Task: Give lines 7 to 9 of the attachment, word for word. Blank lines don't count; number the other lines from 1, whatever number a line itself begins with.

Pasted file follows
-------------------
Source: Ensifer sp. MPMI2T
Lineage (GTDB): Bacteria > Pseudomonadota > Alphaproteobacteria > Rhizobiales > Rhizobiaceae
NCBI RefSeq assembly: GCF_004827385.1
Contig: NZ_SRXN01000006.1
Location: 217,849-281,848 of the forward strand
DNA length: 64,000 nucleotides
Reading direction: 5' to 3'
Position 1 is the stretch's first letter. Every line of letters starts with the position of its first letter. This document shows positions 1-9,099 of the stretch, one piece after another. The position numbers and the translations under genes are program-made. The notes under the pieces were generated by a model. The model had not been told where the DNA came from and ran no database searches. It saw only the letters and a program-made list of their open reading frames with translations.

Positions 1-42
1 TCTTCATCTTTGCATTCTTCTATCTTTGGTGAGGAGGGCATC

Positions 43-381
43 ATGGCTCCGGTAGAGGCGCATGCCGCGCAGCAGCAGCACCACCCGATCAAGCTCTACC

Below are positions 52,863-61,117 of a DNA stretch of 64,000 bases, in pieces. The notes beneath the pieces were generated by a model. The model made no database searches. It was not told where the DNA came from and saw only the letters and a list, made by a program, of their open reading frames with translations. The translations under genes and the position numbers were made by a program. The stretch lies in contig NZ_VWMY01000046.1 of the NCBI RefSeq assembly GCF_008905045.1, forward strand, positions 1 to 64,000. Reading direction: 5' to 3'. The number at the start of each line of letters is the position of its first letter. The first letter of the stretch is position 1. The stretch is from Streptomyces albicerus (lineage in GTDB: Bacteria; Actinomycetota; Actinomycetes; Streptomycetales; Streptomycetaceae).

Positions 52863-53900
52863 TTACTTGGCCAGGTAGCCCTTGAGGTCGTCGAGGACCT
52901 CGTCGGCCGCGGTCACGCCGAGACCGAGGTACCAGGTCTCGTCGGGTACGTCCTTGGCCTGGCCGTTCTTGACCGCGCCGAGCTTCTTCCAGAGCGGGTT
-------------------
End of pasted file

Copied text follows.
Reading direction: 5' to 3'
Position 1 is the stretch's first letter. Every line of letters starts with the position of its first letter. This document shows positions 1-9,099 of the stretch, one piece after another. The position numbers and the translations under genes are program-made. The notes under the pieces were generated by a model. The model had not been told where the DNA came from and ran no database searches. It saw only the letters and a program-made list of their open reading frames with translations.

Positions 1-42